Fri, 11/23/2012 - 05:49

Hi fellow community members,

I'm working with quite large data sets ~500000 lines of 4-28 variables (number of covariate patterns >500). I'm trying to simplify the input data into OpenMx by aggregating covariate patterns so that I can specify one line per unique pattern, and then multiply the objective function by how many observations there are of the specific pattern. The reason for me to do this is that I want to save computing time.

I currently specify a sub-model for each pattern and simply set the numObs to the number of observations, however this takes longer time than just using the raw data. It seems to me that there should be a number of much simpler ways to do this, but being a not-so-great programmer I don't know how to find out which functions to alter to achieve this. Preferably I would like to be able to input the data as "raw", but only one row per covariate pattern and the supply an array of values to numObs, each value representing the number of observations of the specific pattern in the corresponding row.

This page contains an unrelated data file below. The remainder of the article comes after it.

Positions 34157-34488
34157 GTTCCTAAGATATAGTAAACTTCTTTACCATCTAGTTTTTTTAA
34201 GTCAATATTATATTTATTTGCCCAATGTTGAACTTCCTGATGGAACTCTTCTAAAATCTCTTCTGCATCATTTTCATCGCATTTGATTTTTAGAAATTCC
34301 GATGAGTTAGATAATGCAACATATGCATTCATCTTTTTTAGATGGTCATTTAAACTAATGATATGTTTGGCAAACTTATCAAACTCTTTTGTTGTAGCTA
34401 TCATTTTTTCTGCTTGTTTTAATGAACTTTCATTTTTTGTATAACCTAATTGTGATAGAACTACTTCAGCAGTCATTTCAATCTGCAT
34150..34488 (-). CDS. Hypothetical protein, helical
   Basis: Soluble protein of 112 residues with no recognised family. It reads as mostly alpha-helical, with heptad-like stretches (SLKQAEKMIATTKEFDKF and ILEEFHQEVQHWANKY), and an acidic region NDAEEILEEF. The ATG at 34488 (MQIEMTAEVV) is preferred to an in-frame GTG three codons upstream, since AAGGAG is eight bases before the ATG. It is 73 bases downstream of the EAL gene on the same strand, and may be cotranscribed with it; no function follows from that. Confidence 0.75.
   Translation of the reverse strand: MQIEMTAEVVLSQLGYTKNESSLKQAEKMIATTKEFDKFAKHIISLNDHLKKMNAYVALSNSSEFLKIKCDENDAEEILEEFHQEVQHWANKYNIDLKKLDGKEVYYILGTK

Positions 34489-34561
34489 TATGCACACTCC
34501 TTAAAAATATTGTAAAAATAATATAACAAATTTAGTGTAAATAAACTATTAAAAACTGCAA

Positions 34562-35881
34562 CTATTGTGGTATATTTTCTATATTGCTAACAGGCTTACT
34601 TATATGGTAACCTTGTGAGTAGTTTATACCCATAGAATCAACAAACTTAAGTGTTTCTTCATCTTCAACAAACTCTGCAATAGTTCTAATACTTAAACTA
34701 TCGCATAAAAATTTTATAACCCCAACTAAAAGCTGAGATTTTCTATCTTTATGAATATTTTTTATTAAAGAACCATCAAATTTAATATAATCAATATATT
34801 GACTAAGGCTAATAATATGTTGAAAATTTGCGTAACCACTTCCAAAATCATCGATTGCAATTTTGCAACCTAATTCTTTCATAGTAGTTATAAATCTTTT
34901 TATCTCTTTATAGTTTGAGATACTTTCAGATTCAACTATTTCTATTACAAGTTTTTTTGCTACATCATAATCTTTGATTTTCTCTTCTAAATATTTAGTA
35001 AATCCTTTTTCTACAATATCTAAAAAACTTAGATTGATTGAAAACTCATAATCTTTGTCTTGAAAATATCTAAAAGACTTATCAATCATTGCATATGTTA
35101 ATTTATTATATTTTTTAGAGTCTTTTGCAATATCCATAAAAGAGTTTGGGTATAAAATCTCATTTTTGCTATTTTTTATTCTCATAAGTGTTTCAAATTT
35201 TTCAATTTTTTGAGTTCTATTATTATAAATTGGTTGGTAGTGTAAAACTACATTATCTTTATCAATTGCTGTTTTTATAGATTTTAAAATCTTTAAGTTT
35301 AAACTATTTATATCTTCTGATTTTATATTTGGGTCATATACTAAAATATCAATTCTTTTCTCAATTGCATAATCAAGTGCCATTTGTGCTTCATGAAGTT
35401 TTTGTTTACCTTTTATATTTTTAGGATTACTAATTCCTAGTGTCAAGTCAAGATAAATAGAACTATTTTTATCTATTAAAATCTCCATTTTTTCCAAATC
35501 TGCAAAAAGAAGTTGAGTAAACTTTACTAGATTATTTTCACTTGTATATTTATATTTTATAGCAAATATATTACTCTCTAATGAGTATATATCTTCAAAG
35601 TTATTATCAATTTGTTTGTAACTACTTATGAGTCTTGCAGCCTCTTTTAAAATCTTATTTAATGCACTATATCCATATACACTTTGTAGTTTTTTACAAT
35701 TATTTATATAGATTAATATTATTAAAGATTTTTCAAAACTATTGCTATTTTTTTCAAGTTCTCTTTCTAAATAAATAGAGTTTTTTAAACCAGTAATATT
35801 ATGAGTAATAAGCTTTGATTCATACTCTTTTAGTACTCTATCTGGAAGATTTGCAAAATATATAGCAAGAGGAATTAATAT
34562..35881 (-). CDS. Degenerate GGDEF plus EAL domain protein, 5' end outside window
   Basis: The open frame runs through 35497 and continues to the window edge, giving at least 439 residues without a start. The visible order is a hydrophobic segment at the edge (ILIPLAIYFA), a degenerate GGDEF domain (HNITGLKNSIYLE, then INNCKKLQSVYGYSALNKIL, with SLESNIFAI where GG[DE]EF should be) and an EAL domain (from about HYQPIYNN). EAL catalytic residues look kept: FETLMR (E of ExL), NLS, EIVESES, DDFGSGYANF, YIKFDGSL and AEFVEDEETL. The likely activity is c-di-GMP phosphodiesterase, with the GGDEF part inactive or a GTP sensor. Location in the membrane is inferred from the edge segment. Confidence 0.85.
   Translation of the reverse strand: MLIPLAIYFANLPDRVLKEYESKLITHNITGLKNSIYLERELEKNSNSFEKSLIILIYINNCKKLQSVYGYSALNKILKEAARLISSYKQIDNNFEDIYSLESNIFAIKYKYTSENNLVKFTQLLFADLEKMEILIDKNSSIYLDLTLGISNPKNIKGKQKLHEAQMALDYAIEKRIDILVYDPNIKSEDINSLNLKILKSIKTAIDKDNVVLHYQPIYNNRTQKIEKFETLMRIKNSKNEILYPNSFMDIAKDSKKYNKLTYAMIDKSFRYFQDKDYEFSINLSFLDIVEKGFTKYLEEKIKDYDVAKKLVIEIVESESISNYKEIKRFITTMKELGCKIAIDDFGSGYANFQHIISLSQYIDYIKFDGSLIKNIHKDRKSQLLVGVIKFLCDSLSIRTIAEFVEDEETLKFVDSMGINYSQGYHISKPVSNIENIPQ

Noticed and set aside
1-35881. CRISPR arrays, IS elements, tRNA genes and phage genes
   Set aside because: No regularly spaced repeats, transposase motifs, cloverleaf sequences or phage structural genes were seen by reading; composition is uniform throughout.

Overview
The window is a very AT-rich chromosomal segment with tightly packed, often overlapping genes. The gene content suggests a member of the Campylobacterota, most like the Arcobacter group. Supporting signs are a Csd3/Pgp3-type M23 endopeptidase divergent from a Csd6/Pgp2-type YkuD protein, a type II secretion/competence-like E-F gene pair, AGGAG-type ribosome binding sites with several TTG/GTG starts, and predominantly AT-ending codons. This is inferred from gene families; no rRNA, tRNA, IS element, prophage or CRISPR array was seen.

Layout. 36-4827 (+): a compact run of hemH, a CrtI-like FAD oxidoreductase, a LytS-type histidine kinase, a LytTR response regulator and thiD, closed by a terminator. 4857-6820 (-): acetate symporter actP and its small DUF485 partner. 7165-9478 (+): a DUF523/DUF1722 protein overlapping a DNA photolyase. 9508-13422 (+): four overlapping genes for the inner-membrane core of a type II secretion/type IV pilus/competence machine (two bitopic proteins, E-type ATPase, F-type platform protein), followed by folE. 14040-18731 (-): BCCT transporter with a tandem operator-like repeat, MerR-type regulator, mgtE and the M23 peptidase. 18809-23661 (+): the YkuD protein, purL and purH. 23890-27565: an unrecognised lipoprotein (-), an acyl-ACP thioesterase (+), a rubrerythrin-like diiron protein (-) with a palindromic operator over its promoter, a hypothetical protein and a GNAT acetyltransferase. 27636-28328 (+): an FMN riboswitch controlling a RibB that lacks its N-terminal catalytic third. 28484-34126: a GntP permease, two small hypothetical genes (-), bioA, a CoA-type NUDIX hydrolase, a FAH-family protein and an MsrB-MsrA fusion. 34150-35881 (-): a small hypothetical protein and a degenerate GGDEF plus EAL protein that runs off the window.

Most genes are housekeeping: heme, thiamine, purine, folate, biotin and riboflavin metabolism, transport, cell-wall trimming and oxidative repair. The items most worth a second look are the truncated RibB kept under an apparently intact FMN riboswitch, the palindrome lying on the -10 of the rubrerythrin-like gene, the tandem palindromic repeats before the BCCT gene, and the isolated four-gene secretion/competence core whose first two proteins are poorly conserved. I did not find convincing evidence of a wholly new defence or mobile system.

My questions are 2:

1. Will I gain any computing time by doing this, or is it redundant since the optimizer already does this, or something similar to it?

2. How to do it, or perhaps some explanation of which functions to alter. (e.g. mxData, mxFIMLObjective and something with the NPSOL optimizer?)

/Ralf Kuja-Halkola

The FIML objective function is performing some of these optimizations. We sort the raw data based on pattern of missingness. We skip over duplicate rows, and then we do not perform redundant calculations for a pattern of missingness. We've tried to convert FIML into a sum of a set of ML objective functions (one per pattern of missingness) but we were unable to get speedup on our test cases. If a large percentage of your data is one pattern of missingness (such as no missingness) then you may be able to use ML for that pattern and FIML for the rest of the data. I'd recommend using checkpointing to track the progress of your optimization. Also recall that more threads should help with FIML optimization.

Great! I'll stop my futile attempts at improving the computational speed, sounds like there are much more brilliant minds at work on solving the issues.

That's OK. Both of us have independently tried the initial approach, which is to convert all of the patterns of missingness into ML objective functions. There is the potential for speedup if we just only convert the top N patterns of missingness into ML objective functions (for some small value of N) combined with FIML for the rest of the data. Nobody has tried this yet.